The Family Research Council and Sen. John McCain (R-AZ) both spent a lot of energy this year fighting the repeal of Don’t Ask, Don’t Tell. But that doesn’t mean they’ll be working together to un-repeal it.
FRC claimed in a blog post yesterday that McCain (R-AZ) will continue to lead the fight.
“We’ll be spending the next couple of weeks reassessing the ‘Don’t Ask, Don’t Tell’ debate. In fact, I’ve already been in conversations with Hill leaders about holding hearings in the New Year, as well as statutory and legislative oversight steps that can be taken to turn back aspects of the repeal and slow down—if not stop—the rest,” the post reads.
“Sen. John McCain (R-Ariz.) and others will be working with FRC to put a strict evaluation process in place,” it goes on. “We want to ensure that the Pentagon is monitoring the effect of this radical change on the men and women in harm’s way.”
But a McCain source tells us that’s just not true, noting that “the law has been changed,” and that’s that.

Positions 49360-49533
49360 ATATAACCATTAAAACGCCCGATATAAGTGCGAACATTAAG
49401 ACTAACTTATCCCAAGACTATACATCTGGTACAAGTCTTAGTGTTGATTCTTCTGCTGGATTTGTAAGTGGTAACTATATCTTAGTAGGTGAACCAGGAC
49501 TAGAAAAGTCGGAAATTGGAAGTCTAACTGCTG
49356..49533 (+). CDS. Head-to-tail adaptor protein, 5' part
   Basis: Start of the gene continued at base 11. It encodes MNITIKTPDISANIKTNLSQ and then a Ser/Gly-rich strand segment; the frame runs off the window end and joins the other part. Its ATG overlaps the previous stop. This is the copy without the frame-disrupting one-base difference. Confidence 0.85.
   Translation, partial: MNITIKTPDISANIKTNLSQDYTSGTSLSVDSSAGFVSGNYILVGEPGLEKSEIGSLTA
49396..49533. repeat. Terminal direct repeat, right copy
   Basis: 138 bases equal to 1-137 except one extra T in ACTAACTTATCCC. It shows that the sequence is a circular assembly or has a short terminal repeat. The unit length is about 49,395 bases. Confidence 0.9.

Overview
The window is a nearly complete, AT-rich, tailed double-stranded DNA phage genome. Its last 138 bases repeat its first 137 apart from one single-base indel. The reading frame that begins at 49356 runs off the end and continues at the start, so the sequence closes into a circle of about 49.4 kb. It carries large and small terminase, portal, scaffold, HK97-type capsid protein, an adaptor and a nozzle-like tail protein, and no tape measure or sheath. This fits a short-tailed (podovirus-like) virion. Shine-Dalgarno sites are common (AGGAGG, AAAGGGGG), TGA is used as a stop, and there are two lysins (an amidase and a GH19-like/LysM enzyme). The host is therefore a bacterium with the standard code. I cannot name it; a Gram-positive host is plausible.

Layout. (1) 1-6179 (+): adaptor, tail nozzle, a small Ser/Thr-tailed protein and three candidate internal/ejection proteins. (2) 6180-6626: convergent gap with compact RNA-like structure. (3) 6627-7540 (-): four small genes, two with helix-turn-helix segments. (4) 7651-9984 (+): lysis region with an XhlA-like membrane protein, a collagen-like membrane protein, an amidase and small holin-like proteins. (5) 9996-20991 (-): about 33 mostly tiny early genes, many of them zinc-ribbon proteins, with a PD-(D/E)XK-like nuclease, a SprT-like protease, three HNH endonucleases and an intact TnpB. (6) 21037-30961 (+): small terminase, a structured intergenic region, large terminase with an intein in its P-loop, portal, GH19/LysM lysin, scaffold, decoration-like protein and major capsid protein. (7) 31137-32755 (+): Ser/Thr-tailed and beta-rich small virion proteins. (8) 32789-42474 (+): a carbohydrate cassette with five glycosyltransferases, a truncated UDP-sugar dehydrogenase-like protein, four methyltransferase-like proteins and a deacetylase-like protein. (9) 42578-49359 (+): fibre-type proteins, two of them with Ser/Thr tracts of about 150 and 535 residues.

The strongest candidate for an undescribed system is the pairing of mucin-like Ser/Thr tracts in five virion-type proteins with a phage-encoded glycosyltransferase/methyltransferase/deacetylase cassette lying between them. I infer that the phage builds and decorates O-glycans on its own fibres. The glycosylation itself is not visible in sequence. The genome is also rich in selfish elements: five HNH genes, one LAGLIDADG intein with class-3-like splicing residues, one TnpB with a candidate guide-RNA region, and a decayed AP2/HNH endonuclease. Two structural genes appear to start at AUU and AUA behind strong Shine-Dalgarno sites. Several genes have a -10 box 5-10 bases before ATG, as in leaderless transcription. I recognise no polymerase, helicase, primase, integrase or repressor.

FRC, which was not immediately available for comment, suggests that one way to stop DADT repeal in its tracks is to demand “specific measurables,” including sexual assault statistics. (The FRC, which was designated an anti-gay hate group this year by the Southern Poverty Law Center, has claimed that repealing DADT would lead to an epidemic of same-sex rape in the military.)
“If there’s the slightest disruption to the military’s mission, you can bet that FRC will be on the Hill, demanding to revisit this repeal,” the group said. “And unlike the Senate Majority Leader, we won’t consult Lady Gaga first.”
Despite his past convictions, McCain became an increasingly vocal opponent of DADT repeal over the past year, eventually filibustering the National Defense Authorization Act in order to thwart repeal.